307 Temporary Redirect: This is a bit different than the 302 Redirect explained earlier, because it does not allow the HTTP request method to change. It’s a bit like saying you want a burger (302 – Mc Donalds is closed, so find someone else to give you a burger), or saying that you want a McDonalds burger (307 – McDonalds next to your house is closed, go find another McDonalds).
Client Error (400 – 499)
The 400 series of error codes are very straightforward, but there are a lot of them. They basically mean that there was a mistake from the client (the person or robot browsing your site). For a nice mental image, think of it like that fellow you saw repeatedly pushing the door clearly labeled ‘pull’. Yeah. The range of Client Error HTTP Status Codes follows:
400 Bad Request: No speak-a-English? The server did not understand what was being asked. A no brainer, but asking the same way will return the same confused and blank stare from the server.
401 Unauthorized: This happens when you don’t know the magic word. In most cases, it’s not please.
402 Payment Required: This is a code reserved for use in the future, but it’s pretty obvious that this will be used for payment gateways.
403 Forbidden: You are not allowed in, even if you know the password or have the keys to the castle. Ouch. Consider it an online face check. If you see this, you failed.
404 Not Found: Something a good SEO will pay attention to – because it might instead need to be a 301, or even a 410. Either way, there should always be something on a 404 page that lets the user head elsewhere on your site (to the home page, to another section – anywhere but another website, or you failed to convert that visitor). It’s also a bit like your significant other ‘not being in the mood’ – and can happen for server side reasons as well. Generally speaking, if you know that something isn’t there, 410 is the way to go.
405 Method Not Allowed: You didn’t cut in front of everyone else, did you? Not allowed – back to the end of the queue buddy! Whatever you’re trying to do, it’s not allowed.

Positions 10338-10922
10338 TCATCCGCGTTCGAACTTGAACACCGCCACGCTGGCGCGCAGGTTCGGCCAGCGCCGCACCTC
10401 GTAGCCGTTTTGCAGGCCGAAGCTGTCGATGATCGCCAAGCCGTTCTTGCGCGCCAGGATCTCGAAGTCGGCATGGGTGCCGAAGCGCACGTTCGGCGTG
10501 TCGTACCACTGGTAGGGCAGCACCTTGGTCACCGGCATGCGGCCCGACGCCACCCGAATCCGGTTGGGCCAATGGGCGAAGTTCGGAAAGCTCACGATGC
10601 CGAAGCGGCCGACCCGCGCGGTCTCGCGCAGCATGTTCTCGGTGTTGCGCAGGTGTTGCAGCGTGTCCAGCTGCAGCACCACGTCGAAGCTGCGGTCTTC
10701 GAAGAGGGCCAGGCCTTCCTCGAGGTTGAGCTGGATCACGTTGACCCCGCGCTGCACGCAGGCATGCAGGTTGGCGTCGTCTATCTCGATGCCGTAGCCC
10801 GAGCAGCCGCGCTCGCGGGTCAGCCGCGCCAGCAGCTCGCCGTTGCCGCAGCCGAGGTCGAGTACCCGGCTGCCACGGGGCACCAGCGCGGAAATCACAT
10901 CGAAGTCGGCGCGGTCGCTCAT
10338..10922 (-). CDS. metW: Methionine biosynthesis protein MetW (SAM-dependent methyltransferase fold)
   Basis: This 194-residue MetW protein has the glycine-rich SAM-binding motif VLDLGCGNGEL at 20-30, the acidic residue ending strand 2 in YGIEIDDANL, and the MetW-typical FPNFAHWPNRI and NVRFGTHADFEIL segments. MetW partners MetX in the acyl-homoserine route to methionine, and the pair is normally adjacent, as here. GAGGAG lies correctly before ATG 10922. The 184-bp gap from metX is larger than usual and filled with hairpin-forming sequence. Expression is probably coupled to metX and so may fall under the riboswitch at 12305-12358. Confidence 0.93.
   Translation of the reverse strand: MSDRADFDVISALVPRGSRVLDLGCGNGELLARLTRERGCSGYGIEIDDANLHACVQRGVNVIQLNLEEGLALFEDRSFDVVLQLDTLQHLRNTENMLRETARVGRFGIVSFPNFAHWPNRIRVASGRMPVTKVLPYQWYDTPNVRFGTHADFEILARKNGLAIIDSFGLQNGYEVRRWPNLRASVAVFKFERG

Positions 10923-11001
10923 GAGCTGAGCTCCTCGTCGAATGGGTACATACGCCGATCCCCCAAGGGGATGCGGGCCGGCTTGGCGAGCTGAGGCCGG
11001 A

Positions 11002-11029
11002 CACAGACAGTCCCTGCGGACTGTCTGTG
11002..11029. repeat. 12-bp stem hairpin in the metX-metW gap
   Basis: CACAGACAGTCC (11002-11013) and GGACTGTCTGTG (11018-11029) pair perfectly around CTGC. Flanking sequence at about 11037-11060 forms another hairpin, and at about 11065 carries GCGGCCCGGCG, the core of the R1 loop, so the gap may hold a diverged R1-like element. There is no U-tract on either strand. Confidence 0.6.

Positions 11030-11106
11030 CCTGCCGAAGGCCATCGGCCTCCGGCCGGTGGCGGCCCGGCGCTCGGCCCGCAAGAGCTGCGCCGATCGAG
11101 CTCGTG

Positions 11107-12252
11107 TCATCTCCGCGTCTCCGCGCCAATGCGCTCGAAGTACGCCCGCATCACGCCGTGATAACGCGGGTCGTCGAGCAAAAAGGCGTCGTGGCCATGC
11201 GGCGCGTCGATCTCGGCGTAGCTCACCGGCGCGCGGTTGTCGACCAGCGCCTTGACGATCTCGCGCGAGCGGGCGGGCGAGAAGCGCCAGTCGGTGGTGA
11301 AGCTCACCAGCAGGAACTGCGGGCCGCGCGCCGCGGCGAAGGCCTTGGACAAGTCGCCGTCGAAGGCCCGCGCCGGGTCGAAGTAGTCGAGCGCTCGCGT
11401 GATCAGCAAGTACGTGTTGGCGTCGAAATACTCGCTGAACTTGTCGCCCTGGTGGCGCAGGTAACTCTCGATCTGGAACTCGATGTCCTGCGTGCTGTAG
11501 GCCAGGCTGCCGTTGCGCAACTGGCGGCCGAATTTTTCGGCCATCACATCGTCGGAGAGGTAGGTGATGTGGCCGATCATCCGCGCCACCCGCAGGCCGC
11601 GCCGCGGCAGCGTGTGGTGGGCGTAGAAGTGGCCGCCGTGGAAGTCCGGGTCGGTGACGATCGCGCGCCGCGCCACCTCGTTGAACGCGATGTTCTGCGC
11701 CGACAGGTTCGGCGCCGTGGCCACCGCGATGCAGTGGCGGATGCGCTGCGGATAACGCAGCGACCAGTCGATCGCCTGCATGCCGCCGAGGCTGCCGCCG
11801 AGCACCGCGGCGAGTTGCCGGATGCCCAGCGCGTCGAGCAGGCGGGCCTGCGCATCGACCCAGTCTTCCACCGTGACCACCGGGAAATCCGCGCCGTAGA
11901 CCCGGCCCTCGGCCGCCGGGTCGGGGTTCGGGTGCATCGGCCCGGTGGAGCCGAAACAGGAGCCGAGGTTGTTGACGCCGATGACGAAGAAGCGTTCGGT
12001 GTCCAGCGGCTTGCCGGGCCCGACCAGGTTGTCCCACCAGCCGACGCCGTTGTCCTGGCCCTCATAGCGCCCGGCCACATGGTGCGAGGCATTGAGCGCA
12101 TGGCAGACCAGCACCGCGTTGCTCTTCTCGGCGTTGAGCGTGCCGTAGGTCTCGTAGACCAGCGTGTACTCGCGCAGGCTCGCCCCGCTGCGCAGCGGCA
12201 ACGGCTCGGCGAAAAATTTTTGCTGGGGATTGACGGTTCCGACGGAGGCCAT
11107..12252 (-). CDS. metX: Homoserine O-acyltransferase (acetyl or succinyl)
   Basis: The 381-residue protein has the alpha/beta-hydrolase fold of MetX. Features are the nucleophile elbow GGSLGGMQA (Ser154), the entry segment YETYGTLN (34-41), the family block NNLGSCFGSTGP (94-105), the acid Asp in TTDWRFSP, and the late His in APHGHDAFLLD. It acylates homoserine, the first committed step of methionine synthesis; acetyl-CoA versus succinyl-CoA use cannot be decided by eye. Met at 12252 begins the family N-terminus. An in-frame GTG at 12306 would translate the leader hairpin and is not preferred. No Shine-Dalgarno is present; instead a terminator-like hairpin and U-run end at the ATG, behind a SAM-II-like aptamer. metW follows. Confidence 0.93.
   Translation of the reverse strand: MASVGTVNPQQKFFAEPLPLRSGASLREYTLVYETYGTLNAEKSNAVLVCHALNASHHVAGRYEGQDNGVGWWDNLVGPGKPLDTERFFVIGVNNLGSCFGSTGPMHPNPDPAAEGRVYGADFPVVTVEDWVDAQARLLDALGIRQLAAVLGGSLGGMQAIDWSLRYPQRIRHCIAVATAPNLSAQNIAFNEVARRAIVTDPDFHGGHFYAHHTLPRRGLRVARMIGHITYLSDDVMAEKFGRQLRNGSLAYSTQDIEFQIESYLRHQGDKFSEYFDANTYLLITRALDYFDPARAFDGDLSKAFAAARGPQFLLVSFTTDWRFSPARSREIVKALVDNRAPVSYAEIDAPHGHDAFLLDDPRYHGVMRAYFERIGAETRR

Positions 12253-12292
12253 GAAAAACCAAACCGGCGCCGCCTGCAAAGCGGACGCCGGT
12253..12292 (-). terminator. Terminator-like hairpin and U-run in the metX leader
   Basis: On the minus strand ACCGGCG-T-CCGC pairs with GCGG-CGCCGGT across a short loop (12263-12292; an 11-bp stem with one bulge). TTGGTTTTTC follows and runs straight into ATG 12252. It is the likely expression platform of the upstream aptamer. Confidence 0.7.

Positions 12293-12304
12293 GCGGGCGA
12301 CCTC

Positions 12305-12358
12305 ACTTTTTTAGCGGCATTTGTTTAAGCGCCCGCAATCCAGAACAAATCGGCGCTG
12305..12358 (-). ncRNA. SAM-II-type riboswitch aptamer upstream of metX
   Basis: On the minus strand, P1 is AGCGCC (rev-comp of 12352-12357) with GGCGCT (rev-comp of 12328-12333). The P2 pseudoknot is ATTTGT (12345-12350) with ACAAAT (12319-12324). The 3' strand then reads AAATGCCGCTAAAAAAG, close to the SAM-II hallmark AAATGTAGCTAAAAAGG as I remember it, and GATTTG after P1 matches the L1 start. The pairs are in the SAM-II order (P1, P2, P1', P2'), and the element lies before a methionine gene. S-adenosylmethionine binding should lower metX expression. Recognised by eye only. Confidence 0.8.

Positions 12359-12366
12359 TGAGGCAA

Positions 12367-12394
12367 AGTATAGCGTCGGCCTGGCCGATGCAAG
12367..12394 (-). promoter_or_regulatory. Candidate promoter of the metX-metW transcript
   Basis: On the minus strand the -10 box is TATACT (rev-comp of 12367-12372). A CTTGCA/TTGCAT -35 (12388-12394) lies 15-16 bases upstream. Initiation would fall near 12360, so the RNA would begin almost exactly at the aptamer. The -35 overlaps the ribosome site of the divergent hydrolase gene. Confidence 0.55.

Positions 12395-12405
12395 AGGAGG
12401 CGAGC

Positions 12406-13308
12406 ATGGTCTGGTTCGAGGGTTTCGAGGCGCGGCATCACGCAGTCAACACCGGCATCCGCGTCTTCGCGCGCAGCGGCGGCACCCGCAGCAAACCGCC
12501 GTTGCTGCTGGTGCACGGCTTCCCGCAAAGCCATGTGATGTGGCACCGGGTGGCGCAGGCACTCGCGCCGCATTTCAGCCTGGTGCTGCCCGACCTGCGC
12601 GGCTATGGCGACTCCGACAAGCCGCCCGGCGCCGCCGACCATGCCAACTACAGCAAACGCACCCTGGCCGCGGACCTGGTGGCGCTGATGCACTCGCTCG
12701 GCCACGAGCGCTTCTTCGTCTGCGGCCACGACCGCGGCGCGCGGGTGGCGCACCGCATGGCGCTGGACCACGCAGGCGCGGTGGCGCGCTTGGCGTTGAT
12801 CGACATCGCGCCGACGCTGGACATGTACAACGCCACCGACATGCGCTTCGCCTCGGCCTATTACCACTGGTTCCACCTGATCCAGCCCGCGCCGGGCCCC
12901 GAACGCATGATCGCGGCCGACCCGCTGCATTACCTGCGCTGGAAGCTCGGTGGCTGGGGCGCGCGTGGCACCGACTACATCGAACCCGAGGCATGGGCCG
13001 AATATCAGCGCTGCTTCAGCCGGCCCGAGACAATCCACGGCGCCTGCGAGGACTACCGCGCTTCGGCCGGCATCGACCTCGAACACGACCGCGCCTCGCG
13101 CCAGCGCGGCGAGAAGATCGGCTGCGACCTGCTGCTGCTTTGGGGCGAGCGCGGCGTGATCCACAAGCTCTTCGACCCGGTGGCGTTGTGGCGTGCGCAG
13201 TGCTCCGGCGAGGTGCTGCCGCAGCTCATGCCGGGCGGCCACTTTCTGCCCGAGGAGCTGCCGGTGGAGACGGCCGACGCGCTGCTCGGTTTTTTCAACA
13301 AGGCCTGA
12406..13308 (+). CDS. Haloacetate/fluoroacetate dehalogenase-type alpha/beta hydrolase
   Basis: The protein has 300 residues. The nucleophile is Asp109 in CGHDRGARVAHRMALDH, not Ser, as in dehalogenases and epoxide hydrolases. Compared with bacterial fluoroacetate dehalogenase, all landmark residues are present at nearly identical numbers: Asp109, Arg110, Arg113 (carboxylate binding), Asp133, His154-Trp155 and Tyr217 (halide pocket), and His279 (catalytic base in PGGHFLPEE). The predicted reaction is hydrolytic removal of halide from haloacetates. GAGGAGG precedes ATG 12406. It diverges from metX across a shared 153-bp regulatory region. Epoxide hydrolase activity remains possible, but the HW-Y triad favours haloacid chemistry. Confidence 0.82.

406 Not Acceptable: This one means that what you asked for can’t be provided according to the terms of your request. For example, you asked for water, either sparkling or flavored, but the waiter only has plain water. Not acceptable!
407 Proxy Authentication Required: In a word, you need to be authorized through the proxy in order to get in. A bit like standing in line outside of a club, only to find out that your name isn’t on the list. Better call your friend inside, or you aren’t getting in.
408 Request Time Out: You took longer than the server was willing to wait. You can bugger off now.
409 Conflict: Your wife found out about your fascination with Beyoncé. Fortunately for you, this code is only allowed when there is something the user can do to remedy the situation (now we’re back to putting a ring on it).
410 Gone: My favorite, as it neatly summarizes the entire Zen of SEO Redirects in one word. Gone. It means that whatever you were looking for is permanently gone. This is a bread and butter HTTP Status Code for the aspiring SEO. It’s especially effective at letting people know they should stop linking to limited time things, like promotions, or contests, as an example. You should also note that the same thing happens to your money when you visit a casino.
411 Length Required: This means that the client request needs to meet the required length. It is also a problem suffered by men the world over.